Following a bench trial, Octavius Singleton was found guilty of possession of cocaine and giving a false name to a law enforcement officer. On appeal, he claims the trial court erred by denying his motion to suppress evidence seized at the time of his arrest. We find no error and affirm the convictions.
The facts are not in dispute. Two police officers were on routine patrol at 3:00 a.m. in an area known for drug trafficking. They saw several people standing near an apartment building, all of whom ran into the complex upon seeing the patrol car. The officers pulled into the complex and saw a car that was backed into a dark area of the parking lot. When neither of the two occupants exited the vehicle after several minutes, the officers approached the car and asked for identification. The passenger, Singleton, indicated he had no identification, appeared very nervous and kept his right hand beside his leg in the dark. Concerned for his safety, one of the officers asked Singleton to step out of the car. As he got out of the car, Singleton dropped a plastic bag containing individually packaged chunks of crack cocaine onto the passenger seat in plain view. Singleton was arrested, and a search incident to his arrest revealed more individually packaged bags of cocaine on the passenger's side of the car and a weapon under the driver's seat.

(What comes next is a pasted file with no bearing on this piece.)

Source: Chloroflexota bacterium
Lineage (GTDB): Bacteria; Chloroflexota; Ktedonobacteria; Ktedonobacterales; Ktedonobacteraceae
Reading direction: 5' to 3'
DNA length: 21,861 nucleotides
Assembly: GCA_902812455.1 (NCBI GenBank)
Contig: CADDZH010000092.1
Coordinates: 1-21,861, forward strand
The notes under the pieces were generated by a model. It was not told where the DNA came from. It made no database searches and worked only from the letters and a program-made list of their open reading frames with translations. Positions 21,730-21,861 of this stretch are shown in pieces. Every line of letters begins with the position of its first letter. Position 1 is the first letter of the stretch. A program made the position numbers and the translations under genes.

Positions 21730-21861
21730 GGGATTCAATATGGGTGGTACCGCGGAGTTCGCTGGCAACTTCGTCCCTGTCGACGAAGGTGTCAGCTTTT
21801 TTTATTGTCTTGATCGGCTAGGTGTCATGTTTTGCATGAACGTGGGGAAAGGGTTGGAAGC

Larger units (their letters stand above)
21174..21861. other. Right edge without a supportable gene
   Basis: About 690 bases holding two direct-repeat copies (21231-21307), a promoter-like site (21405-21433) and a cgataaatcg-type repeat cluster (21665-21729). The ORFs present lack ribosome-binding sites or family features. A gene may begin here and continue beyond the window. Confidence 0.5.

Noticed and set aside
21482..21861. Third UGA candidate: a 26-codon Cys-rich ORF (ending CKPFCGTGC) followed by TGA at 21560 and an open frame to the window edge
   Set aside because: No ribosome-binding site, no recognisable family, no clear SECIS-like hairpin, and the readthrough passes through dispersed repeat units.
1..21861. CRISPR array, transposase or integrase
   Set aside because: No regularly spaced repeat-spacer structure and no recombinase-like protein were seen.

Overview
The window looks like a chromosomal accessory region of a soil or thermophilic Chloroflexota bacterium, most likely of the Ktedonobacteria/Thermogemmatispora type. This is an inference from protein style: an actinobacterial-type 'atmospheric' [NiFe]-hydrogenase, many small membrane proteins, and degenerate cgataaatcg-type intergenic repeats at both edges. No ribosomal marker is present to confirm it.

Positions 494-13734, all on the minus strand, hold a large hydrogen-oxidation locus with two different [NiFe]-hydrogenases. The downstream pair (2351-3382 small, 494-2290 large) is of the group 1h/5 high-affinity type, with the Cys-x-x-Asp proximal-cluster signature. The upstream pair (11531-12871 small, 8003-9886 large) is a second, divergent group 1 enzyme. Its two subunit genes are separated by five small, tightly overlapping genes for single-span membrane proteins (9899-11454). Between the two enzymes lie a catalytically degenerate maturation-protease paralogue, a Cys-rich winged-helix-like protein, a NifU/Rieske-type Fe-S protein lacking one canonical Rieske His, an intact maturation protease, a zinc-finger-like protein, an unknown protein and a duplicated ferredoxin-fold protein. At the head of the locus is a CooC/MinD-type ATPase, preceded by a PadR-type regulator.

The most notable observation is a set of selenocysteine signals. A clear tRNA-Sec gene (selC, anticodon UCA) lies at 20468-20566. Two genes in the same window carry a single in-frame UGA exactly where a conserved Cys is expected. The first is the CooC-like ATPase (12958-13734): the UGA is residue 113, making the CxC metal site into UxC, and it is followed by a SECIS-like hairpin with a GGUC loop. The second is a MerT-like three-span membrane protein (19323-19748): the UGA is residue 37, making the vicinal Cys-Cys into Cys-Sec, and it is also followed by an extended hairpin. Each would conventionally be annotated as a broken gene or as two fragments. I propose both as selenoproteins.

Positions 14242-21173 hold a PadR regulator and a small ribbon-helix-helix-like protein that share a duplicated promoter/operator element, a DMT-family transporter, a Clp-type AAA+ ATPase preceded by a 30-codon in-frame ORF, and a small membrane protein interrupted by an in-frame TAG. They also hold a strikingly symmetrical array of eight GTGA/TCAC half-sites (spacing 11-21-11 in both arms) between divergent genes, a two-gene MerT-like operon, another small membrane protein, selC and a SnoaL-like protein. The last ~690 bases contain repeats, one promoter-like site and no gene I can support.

Singleton moved to suppress the evidence on the basis of State v. White, 197 Ga. App. 426 (398 SE2d 778) (1990)
. In White, the trial court suppressed evidence seized from an individual sitting in a car in his own driveway with two other people at 10:00 at night. This Court upheld the decision on the basis that the officers had no reason to suspect them of any wrongdoing. However, in the present case, the men were sitting in a remote section of an apartment complex at 3:00 a.m. Both the apartment complex and the area in general were known for their high drug activity. Given these facts, the present case is on all fours with Bozeman v. State, 196 Ga. App. 743 (1) (397 SE2d 30) (1990)
In Bozeman, an officer observed a car in a remote area of a hotel parking lot at 4:45 a.m. When the officer approached the car and asked the passengers to step out, he saw drugs in plain view. In upholding the trial court's denial of the motion to suppress, this Court held that the officer's "observance of the appellant and his companions sitting for no apparent reason in a parked automobile in a remote part of a motel parking lot located in a 'high crime area' at 4:45 a.m. was sufficient to excite a reasonable suspicion that criminal activity might be afoot." Id. at 743-744. Consequently, we held that the officer was authorized to conduct a brief on-the-scene investigative detention pursuant to Terry v. Ohio, 392 U. S. 1 (88 SC 1868, 20 LE2d 889) (1968), to maintain the status quo while asking the men what they were doing there. In so doing, the officer observed the contraband in plain view inside the vehicle. Id.